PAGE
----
.
.

Top 10 most Disrespectful Behaviors in Jiu-Jitsu

[post-views]
Top 10 most Disrespectful Behaviors in Jiu-Jitsu

Jiu Jitsu is a martial art that is known for its humble and respectful students. In martial arts there are some things and actions that are seen as disrespectful towards the gym/professor or the students. Let us see what some of these are, although some are dependent on the gym as well.

Poor hygiene.

Showing up in a stinking gi is seen as a sign of disrespect pretty much in most gyms. You’re basically forcing your partner to smell and get in contact with a dirty gi, including all the bacteria and microbes that are already on it. Always wash your gi after training so you avoid these situations. If you only have one gi and cannot afford another, make sure you put your gi out for drying as soon as you get home and don’t leave it drenched in sweat overnight. That will at least help dry off some of the sweat faster and chances are it won’t stink. If you find yourself showing up in a stinking gi at training, at least make sure you apologize to your training partner and that he’s ok with working with you. Another thing to consider is don’t roll in clothes dirty with blood. It’s needless to say that it’s a health risk for both you and your partner, not to mention smell, etc. While we’re at this, DON’T ROLL WITH OPEN WOUNDS! Both disrespectful and dangerous.

Figure 1. Some basic rules when it comes to hygiene.

Talking during the time your professor instructs.

A very disrespectful thing to do is to talk and make noise while your professor is showing the technique to the class. It not only disrupts your teacher, making it harder for him to focus, it also distracts your colleagues who have to focus in order to get all the technical details. You are also doing yourself a disservice, because you are not going to be able to fully learn the technique if you’re not paying attention. Always focus on the class!

Leaving garbage around.

Water bottles, protein bar packages, etc. Don’t leave trash lying around. At the end of the day, most likely it’s your professor that has to clean up the gym. Show some proper education and respect for the time and effort he is putting in this and don’t leave garbage lying around on the gym.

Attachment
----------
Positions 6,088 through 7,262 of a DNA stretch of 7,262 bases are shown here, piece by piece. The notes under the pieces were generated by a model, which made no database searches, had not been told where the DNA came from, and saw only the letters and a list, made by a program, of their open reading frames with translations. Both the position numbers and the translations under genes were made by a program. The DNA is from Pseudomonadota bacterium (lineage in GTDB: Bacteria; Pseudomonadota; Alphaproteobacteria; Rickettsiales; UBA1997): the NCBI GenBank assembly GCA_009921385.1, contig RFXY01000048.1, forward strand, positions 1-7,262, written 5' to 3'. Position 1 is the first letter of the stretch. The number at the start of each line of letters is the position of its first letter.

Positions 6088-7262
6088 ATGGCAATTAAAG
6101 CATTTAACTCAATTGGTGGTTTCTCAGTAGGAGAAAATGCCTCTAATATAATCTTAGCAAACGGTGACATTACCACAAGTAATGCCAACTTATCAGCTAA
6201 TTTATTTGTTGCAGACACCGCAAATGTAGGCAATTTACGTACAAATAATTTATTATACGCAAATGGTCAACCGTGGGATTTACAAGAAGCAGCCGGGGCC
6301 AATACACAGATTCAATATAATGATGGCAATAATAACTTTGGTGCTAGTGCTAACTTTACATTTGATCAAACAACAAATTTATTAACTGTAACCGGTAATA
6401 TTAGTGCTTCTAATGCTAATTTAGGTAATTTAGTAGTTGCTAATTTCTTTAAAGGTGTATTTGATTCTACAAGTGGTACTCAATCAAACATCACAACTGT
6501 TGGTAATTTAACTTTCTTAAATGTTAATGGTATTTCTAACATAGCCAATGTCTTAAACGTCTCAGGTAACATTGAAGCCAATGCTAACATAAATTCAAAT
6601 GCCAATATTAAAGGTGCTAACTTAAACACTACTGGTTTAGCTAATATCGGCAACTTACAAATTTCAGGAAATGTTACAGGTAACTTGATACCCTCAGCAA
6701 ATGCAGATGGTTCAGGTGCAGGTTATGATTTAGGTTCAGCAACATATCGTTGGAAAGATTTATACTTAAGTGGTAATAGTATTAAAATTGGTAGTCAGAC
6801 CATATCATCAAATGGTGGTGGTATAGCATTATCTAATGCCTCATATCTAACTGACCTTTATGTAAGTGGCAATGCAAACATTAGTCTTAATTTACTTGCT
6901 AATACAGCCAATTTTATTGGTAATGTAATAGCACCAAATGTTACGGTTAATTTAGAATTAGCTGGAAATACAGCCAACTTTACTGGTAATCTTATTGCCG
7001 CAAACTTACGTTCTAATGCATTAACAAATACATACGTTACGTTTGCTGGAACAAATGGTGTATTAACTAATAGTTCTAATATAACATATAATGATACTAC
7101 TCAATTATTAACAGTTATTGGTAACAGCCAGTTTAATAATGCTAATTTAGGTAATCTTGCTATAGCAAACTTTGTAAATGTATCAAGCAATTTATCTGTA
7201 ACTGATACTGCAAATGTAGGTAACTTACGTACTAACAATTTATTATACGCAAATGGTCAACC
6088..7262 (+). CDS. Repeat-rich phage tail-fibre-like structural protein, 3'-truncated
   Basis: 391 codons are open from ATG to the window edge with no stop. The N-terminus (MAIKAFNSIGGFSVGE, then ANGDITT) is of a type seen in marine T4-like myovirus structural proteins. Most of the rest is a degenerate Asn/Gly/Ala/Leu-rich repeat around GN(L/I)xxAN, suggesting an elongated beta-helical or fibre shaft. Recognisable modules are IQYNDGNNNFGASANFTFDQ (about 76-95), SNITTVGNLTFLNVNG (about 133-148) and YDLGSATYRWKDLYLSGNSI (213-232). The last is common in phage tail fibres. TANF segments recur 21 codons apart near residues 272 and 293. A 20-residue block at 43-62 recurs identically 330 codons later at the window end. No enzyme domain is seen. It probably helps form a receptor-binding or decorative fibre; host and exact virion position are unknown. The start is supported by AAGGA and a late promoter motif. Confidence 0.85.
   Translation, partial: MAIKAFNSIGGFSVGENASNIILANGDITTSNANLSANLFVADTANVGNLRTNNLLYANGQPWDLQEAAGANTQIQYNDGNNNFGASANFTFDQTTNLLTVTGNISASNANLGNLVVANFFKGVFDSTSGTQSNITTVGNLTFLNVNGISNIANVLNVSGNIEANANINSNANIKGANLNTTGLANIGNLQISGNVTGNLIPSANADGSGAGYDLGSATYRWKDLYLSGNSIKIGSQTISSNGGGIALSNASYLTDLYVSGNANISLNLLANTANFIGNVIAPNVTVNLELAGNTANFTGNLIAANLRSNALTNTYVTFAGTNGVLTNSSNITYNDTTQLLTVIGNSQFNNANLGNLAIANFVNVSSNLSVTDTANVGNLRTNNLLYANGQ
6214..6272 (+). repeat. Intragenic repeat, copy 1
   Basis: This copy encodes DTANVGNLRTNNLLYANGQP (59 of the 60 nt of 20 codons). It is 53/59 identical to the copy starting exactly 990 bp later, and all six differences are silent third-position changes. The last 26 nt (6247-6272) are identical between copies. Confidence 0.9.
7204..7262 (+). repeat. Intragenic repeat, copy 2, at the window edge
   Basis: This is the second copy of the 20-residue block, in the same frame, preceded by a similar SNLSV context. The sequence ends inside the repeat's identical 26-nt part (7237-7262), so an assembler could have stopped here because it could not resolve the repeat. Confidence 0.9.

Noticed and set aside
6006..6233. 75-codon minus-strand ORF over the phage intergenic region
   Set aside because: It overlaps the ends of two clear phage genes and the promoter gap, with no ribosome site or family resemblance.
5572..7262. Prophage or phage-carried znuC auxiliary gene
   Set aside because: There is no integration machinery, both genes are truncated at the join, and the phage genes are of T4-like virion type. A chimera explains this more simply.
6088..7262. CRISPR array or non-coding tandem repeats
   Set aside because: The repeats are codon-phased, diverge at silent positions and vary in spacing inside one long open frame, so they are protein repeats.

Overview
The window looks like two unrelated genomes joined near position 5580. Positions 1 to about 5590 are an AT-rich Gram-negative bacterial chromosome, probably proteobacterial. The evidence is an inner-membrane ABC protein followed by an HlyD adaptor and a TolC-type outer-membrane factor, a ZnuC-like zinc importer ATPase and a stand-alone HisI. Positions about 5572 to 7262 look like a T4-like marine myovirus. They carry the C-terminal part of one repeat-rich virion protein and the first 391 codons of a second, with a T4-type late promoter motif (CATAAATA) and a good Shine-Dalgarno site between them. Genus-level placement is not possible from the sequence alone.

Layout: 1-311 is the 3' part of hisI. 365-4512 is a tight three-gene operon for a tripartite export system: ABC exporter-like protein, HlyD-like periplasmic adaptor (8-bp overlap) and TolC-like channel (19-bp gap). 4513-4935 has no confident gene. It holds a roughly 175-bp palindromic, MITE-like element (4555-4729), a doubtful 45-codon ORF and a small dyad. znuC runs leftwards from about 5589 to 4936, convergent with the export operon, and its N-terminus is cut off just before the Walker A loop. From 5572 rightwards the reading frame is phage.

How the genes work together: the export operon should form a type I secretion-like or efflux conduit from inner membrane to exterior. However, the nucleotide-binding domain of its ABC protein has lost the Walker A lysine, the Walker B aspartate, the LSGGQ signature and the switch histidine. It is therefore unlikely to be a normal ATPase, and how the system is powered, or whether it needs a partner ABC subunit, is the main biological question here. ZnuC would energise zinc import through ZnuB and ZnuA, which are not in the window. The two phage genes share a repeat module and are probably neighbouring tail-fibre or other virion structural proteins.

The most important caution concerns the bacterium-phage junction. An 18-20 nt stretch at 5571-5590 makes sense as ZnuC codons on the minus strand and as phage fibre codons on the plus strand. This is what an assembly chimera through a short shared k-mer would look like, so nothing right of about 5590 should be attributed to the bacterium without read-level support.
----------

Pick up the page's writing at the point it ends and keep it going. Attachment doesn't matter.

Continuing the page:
Walking barefooted outside the tatami area.

This one is very common, especially in beginners. They go on the mat, then they go to the bathrooms without taking slippers on and then they return to the mats. This is absolutely a big no, regardless of the gym you are training at. You are basically taking all the dirt and bacteria from the outside surface and taking it on the mat, making everyone roll in it. This can cause serious medical conditions! Streptococcus is one example of bacteria that people can get from such behavior. Streptococcus can give you skin conditions, pulmonary conditions as well as heart conditions. The medical implications for these are huge. There are a number of other conditions one can acquire from dirty mats (staphylococcus, ring worm, herpes, etc. Fighters have been pulled out of important competitions because of such skin conditions.

Figure 2. Damage done by a Staph infection.

Working different techniques in class.

If your instructor showed a move, it’s generally seen as disrespectful to do another move when you’re supposed to drill that move. And it’s not just a sign of disrespect, you’re also not helping your Jiu Jitsu game. You’ve just been showed a move with some details that, chances are, you didn’t know before. Go on and work that stuff. Even if you do know that technique, work it so you get better timing and speed in execution.

Coaching other people.

This one is pretty straight forward. Unless you’re really high belt or one of the senior students over at the gym, avoid coaching other people and especially don’t voice over your own instructor. Your coach is there for a reason, let him do his job.

Rage outbursts.

Rage outbursts of any kind are really frowned upon. Don’t be that guy that goes really angry over losing a sparring. There is a saying in Jiu Jitsu, you either win or you learn. If you have rage outbursts or any similar reactions, you will soon realize that few, if any, people will want to spar with you.

Rushing sparring without slapping hands and bumping fists.

It’s true that beginners might not know of this so it doesn’t apply that much to them but going in to kill while the partner extends his arm to slap yours and bump fists is a huge sign of disrespect, in the gym and in competition. Show respect to your partners, show respect to fellow competitors.


Being late for class.

It’s acceptable in some gyms, unacceptable in others. A generally good thing to do is inform your teacher beforehand that you are going to be late because of whatever the reason. It’s also polite to request permission before joining the training session if you are late and to apologize.

Going first in the line at the lineup without having the rank.

This is one of the things beginners might not know but when the instructor lines up the class, it goes from left to right, highest belts to the lowest. It’s very disrespectful to go at the beginning of the line if you are a lower belt and there are senior belts there. Beginners will usually be politely informed about this, make sure you don’t keep doing this after you’ve been informed.

Written by Gabriel Necula.